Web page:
It was the week before Christmas and I was on my way to the place where I was freelancing.
As I exited Sloane Square tube station, I pulled my scarf up higher around my neck; it was 9am and bitingly cold. I steeled myself and looked ahead down the Kings Road, ready to race to my destination. All around me, people were doing likewise; a mixture of workers and Christmas shoppers.
All of a sudden, I saw him. In all honesty, he was hard to miss, as he stood facing the station’s opening, as though a performer on stage. Alongside him was his dog.
This guy, this man – this human being – was homeless, quite clearly so.
Side-note: why do we always check the ‘authenticity’ of someone’s homelessness? It’s quite clear that anyone begging for money is in a pretty sorry state of affairs, one way or another.
He was shouting, pleading to the passers-by:
“Please spare some change so I can pay for shelter tonight. PLEASE!”
I saw him, I heard him, but I was late for work and besides; I rarely have any change on me.
As I passed, he spoke again. There was an urgency, a neediness in his voice. People urgently pushed past him, men in pin-stripe suits and yummy mummies in UGGs.
I stopped a few steps just past him, checking my purse for change, fingers freezing being exposed to the icy elements.
Amazingly (for me) I had £2.50 in change. I turned around and pressed it into the man’s hand, saying: “I’m sorry it’s not much, but it’s all I have.” I wanted to explain to him that I was struggling for money, too – nothing in comparison to him – but if I had more, I would give it. I told him I was on my way to work. He thanked me and returned to his impassioned pleading: “SOMEONE! PLEASE HELP ME!”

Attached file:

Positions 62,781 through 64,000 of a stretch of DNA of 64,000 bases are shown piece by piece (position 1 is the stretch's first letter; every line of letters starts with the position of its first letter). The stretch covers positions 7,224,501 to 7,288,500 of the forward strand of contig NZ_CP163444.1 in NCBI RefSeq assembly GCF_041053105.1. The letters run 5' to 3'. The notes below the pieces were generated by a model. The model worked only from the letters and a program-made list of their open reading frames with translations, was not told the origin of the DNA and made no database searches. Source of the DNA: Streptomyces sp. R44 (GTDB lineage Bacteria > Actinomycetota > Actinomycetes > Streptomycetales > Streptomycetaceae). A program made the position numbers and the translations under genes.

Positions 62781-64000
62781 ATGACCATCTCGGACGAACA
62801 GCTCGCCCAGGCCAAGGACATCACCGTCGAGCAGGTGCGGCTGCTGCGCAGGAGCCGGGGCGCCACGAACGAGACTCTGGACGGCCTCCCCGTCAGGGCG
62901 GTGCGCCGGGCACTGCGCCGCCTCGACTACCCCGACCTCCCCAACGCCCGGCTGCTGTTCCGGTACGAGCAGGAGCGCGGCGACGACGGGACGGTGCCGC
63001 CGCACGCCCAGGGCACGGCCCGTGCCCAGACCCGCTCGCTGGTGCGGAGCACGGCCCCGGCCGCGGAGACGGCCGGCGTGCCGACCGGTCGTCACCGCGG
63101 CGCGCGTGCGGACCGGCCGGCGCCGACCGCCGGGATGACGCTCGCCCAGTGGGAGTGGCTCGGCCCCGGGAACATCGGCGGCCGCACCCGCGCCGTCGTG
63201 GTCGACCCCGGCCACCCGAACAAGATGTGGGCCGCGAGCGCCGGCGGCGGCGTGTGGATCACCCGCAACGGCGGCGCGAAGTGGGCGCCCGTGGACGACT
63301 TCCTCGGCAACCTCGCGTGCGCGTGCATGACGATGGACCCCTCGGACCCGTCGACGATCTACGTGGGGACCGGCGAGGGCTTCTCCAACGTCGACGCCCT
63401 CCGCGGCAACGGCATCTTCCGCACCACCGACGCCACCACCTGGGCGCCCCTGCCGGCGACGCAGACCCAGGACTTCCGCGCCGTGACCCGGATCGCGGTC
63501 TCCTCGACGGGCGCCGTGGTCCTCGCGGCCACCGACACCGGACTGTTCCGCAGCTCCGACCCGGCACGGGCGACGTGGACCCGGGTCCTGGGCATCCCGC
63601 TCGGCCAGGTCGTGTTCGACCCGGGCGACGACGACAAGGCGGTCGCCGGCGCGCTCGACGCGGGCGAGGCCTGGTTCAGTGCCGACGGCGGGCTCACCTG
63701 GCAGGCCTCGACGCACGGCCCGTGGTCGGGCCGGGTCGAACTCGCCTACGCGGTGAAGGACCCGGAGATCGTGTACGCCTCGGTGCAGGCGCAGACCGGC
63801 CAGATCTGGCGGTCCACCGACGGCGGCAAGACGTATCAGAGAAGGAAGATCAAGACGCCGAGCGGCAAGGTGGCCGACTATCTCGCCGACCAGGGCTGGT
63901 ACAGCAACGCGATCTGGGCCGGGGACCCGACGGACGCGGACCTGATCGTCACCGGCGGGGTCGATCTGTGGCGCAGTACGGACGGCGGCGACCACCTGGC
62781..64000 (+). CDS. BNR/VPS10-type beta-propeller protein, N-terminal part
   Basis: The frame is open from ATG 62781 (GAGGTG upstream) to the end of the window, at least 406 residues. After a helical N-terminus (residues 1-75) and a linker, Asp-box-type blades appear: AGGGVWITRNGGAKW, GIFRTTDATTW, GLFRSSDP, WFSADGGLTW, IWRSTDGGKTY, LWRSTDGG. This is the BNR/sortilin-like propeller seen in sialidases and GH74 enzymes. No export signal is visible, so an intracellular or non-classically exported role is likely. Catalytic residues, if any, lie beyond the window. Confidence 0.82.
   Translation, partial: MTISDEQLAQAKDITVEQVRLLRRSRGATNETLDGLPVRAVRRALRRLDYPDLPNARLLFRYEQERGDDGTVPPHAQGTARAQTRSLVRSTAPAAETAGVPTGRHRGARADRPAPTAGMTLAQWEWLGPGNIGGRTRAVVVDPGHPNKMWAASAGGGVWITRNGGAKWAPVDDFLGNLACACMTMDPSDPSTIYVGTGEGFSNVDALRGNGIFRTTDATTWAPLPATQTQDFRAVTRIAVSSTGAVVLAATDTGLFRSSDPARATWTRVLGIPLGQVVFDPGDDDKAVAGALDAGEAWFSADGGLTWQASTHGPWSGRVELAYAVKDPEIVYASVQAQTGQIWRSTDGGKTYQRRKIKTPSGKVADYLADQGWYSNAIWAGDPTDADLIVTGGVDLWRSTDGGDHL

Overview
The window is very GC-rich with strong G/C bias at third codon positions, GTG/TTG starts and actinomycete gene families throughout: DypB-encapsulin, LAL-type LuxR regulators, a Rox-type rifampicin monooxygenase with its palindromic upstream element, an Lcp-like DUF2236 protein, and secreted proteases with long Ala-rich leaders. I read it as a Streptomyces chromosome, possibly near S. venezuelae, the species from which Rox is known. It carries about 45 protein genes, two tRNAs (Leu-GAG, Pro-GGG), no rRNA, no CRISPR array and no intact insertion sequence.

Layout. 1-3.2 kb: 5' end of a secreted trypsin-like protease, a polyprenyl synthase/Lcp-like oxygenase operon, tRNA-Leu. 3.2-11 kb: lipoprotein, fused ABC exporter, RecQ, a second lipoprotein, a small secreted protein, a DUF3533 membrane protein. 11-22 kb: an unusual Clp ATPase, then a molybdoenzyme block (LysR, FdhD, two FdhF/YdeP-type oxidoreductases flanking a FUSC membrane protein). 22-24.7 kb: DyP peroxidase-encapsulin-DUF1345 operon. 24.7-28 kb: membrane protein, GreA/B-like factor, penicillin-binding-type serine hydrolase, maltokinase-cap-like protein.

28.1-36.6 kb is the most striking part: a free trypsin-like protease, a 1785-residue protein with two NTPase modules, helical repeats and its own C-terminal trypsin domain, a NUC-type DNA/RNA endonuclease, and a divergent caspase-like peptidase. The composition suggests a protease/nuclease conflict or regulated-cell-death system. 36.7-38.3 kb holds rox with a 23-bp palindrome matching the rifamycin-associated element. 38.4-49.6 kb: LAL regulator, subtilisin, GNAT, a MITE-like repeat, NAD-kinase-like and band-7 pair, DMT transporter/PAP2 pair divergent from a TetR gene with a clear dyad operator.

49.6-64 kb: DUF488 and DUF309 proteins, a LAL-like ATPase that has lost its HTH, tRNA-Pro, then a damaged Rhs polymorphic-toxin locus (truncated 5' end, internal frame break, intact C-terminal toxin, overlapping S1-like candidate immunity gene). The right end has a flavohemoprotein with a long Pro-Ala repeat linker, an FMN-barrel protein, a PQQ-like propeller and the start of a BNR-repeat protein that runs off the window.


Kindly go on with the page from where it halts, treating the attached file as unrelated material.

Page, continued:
I thought about him for much of the morning.
Lunchtime came and I found myself in Pret A Manger. I took a sandwich up to the counter and ordered a strong soya latte to warm my bones. I had my head down as I rooted around in my handbag for my debit card. The total amount was going to be around £6. The cashier said something to me which I didn’t catch. “I’m sorry?” I said, smiling.
“Your order is free of charge today,” he replied, smiling back.
I couldn’t believe it! I know this is something Pret does, but the timing on this occasion was quite beautiful.
That morning, I’d given to someone less fortunate than me – from, it must be said, a place of love, and without wanting anything in return (and nor to #humblebrag like this).
A few hours later the Universe rewarded me by giving me something back.
I relayed the story to the cashier and it made his day too, going full-circle.
It was 7pm by the time I finished work and headed back in the biting breeze to the station.
The homeless man was still there, begging for money. He’d been there all day and still hadn’t made enough money for a hostel that night. The week before Christmas.
My heart broke. What if everyone who passed him that day had spared a little change? What if they all ‘paid it forward’? What magic might the Universe have created for them?
Money has a certain magic about it, you know.
If you allow your money to leave you more freely – and nope, that doesn’t include splashing out on a Gucci handbag, I’m ‘fraid – you create a flow, which in turn creates more income. The more you worry about money by tight-fistedly holding onto it, you create a block, making it harder for cash to come your way.
So be kind, be generous. Tip your waitress, treat your colleague to coffee. The Universe has your back, and you’ll find that you’ll make a return on the things you give away – usually with added interest!
Remember this: If you have enough money for all of your needs today then you are ABUNDANT.